Although herbaceous, some arboraceous monocots reach great height and mass. The latter include agaves, palms and bamboos; this creates challenges in water transport. Some, such as species of Yucca, develop anomalous secondary growth, while palm trees utilise an anomalous primary growth form described as establishment growth; the axis undergoes primary thickening, that progresses from internode to internode, resulting in a typical inverted conical shape of the basal primary axis. The limited conductivity contributes to limited branching of the stems. Despite these limitations a wide variety of adaptive growth forms has resulted from epiphytic orchids and bromeliads to submarine Alismatales and mycotrophic Burmanniaceae and Triuridaceae. Other forms of adaptation include the climbing vines of Araceae which use negative phototropism to locate host trees, while some palms such as Calamus manan produce the longest shoots in the plant kingdom, up to 185 m long. Other monocots Poales, have adopted a therophyte life form.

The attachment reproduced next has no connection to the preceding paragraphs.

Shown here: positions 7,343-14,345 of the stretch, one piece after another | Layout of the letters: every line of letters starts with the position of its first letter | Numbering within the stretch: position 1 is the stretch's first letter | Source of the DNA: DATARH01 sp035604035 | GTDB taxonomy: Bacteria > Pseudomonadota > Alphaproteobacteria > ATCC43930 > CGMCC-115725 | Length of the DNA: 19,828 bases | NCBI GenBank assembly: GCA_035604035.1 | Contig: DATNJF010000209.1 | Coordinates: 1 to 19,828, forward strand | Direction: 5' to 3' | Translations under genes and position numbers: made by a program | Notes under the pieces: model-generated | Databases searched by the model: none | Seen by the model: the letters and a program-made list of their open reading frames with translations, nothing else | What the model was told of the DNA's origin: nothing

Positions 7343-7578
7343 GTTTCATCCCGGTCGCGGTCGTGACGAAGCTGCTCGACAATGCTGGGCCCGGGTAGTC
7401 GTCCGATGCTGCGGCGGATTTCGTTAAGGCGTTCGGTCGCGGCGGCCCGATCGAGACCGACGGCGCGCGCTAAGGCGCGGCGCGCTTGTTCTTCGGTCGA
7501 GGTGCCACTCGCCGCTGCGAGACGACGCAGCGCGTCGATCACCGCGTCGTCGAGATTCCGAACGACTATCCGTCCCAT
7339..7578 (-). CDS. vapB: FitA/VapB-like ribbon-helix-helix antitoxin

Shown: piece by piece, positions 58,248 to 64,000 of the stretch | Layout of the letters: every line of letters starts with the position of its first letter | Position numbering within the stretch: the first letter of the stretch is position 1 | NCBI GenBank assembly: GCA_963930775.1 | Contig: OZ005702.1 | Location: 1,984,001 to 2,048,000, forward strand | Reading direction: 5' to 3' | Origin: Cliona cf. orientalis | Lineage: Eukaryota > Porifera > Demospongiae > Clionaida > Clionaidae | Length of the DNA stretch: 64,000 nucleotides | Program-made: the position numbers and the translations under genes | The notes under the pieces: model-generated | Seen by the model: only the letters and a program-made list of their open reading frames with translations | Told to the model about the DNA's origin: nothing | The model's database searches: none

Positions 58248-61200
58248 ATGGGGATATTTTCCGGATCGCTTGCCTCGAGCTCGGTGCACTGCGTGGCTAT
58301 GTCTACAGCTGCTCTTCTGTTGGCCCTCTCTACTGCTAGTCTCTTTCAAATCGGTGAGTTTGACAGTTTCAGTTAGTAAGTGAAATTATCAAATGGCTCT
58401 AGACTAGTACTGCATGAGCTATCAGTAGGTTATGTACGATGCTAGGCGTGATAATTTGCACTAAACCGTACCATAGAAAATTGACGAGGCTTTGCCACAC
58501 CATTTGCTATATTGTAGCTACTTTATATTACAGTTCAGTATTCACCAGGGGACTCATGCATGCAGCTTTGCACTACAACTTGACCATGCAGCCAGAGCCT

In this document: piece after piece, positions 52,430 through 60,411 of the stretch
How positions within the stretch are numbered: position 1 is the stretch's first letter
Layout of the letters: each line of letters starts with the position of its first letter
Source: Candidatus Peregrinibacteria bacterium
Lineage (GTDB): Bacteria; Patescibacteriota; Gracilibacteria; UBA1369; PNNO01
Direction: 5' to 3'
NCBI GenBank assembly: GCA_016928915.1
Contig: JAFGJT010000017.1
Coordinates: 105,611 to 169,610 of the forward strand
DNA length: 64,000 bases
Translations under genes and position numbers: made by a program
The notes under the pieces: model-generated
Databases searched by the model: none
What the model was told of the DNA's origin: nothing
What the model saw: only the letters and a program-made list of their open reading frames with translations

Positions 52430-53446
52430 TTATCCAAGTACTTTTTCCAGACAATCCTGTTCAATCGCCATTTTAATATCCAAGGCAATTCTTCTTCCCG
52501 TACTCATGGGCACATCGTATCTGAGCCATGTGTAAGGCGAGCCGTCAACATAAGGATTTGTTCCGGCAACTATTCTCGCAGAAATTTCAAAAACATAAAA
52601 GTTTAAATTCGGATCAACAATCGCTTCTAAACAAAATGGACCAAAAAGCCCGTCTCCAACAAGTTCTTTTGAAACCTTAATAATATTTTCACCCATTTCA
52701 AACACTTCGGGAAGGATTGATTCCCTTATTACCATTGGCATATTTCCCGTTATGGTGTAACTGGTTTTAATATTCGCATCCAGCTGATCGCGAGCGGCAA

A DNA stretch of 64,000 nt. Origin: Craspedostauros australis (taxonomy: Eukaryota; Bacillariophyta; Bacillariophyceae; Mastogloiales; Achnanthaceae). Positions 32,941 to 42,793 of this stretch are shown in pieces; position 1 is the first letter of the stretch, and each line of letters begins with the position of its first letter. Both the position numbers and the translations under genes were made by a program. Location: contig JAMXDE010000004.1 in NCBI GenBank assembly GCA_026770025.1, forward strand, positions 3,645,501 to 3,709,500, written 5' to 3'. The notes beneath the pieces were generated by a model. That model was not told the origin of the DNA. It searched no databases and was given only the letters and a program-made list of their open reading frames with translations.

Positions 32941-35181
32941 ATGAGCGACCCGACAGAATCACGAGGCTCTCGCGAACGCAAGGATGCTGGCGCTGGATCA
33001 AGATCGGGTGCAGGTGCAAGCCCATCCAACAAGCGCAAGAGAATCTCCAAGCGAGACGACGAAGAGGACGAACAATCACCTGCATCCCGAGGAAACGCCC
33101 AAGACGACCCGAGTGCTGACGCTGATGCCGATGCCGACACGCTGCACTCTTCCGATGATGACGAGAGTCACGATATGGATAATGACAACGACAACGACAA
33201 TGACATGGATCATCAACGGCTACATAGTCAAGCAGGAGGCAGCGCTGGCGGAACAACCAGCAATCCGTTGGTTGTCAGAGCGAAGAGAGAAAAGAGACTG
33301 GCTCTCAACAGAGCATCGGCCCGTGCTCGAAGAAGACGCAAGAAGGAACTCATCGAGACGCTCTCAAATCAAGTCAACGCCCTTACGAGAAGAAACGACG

LeavesThe cotyledon, the primordial Angiosperm leaf consists of a proximal leaf base or hypophyll and a distal hyperphyll. In monocots the hypophyll tends to be the dominant part in contrast to other angiosperms. From these, considerable diversity arises. Mature monocot leaves are narrow and linear, forming a sheath